Matt Wuerker

The Case Against International Financial Coordination

Global coordination of banking regulation, like global governance, sounds good - especially to bankers. That is because they know that it cannot deliver the tough regulations, closely tailored to domestic economic and political requirements, which financial markets badly need following the worst upheaval the world economy has experienced since the Great Depression.

CAMBRIDGE – When US President Barack Obama announced in late January his intention to seek tough new rules for banks, he wasn’t expecting to make friends on Wall Street. We will henceforth prevent banks from trading on their own account and from growing too large, Obama declared. The internal battle within the Obama administration seemed to have been won by Paul Volcker, the impressive and outspoken former Federal Reserve chairman who has long been a critic of financial innovation.

Unsurprisingly, Goldman Sachs and other Wall Street firms are dubious about the “Volcker rules.” So, too, are the Republicans in Congress, along with some Democrats who feel that the scheme has come too late and may interfere with other reform efforts under way, as watered-down as those initiatives may be. Such domestic opposition weakens the prospect that Obama’s proposals will ever become law.

But the international reaction was less expected. Obama’s announcement received a decidedly unsympathetic reception from Europeans, who perceived his initiative as a unilateral move that would undermine international coordination of financial regulation. The announcement had come without international consultation. It also seemed to violate earlier agreements to cooperate with other nations through the G-20, the Financial Stability Board, and the Basel Committee on Banking Supervision.

To continue reading, please log in or enter your email address.

Registration is quick and easy and requires only your email address. If you already have an account with us, please log in. Or subscribe now for unlimited access.

required

Log in

http://prosyn.org/nTHyXv9;
  1. An employee works at a chemical fiber weaving company VCG/Getty Images

    China in the Lead?

    For four decades, China has achieved unprecedented economic growth under a centralized, authoritarian political system, far outpacing growth in the Western liberal democracies. So, is Chinese President Xi Jinping right to double down on authoritarianism, and is the “China model” truly a viable rival to Western-style democratic capitalism?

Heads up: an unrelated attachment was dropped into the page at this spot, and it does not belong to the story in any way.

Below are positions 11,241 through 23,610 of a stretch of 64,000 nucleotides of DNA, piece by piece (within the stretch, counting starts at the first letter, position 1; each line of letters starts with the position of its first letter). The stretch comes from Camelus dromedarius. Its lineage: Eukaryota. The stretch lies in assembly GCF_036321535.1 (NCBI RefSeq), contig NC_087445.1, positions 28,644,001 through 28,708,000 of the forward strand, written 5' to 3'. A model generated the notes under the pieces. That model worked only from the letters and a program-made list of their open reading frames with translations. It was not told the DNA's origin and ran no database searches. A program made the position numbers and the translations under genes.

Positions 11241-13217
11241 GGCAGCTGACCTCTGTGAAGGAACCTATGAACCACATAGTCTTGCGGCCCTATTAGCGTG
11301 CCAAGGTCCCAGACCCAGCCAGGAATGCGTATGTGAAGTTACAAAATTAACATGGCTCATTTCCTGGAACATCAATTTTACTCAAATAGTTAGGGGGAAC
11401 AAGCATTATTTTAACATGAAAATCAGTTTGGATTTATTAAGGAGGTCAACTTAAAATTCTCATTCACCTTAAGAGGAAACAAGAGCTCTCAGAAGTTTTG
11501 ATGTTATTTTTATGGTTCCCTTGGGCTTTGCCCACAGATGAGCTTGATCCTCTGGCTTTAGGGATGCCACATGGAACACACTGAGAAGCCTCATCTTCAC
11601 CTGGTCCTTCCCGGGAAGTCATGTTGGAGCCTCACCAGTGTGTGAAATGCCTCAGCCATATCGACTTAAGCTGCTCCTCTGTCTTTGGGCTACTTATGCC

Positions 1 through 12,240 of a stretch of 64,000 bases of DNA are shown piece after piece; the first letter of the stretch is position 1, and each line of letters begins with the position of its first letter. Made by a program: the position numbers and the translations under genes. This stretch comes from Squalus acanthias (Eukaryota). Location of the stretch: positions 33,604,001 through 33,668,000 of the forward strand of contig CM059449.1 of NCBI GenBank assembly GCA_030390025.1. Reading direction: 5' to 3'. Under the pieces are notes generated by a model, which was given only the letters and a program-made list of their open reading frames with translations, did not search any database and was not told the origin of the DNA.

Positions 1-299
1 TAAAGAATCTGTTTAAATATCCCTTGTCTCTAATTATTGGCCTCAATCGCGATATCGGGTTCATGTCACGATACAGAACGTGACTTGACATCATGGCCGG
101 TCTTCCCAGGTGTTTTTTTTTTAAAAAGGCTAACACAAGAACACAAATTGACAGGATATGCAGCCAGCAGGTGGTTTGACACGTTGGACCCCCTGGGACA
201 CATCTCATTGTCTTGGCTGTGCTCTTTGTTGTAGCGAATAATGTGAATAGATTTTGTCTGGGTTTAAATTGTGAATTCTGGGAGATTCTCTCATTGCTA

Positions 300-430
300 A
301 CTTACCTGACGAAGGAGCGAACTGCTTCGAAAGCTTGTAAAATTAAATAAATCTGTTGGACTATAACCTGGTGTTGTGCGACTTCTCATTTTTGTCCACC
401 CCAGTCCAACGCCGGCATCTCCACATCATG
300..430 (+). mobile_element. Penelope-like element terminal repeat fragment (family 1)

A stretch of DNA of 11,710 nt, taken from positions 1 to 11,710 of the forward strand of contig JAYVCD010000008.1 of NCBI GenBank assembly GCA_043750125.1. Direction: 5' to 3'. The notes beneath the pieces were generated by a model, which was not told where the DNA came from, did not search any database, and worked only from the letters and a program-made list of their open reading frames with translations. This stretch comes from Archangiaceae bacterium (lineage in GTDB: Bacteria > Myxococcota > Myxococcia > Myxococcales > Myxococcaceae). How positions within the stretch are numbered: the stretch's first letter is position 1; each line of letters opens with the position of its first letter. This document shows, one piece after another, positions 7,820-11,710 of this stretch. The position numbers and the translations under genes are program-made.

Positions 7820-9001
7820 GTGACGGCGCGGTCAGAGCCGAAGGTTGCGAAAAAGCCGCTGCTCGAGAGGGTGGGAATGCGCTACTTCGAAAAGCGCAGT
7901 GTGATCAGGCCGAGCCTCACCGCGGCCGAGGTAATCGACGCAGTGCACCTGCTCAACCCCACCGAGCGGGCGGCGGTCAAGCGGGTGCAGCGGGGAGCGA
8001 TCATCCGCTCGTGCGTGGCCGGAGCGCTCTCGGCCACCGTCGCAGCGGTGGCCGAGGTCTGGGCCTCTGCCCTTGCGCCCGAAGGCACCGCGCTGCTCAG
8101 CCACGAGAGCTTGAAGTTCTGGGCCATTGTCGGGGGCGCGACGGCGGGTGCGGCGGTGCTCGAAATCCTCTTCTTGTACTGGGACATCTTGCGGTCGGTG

2. The assembly line at Ford Bill Pugliano/Getty Images

    Whither the Multilateral Trading System?

    The global economy today is dominated by three major players – China, the EU, and the US – with roughly equal trading volumes and limited incentive to fight for the rules-based global trading system. With cooperation unlikely, the world should prepare itself for the erosion of the World Trade Organization.

  3. Donald Trump Saul Loeb/Getty Images

    The Globalization of Our Discontent

    Globalization, which was supposed to benefit developed and developing countries alike, is now reviled almost everywhere, as the political backlash in Europe and the US has shown. The challenge is to minimize the risk that the backlash will intensify, and that starts by understanding – and avoiding – past mistakes.

  4. A general view of the Corn Market in the City of Manchester Christopher Furlong/Getty Images

    A Better British Story

    Despite all of the doom and gloom over the United Kingdom's impending withdrawal from the European Union, key manufacturing indicators are at their highest levels in four years, and the mood for investment may be improving. While parts of the UK are certainly weakening economically, others may finally be overcoming longstanding challenges.

  5. UK supermarket Waring Abbott/Getty Images

    The UK’s Multilateral Trade Future

    With Brexit looming, the UK has no choice but to redesign its future trading relationships. As a major producer of sophisticated components, its long-term trade strategy should focus on gaining deep and unfettered access to integrated cross-border supply chains – and that means adopting a multilateral approach.

  6. The Year Ahead 2018

    The world’s leading thinkers and policymakers examine what’s come apart in the past year, and anticipate what will define the year ahead.

    Order now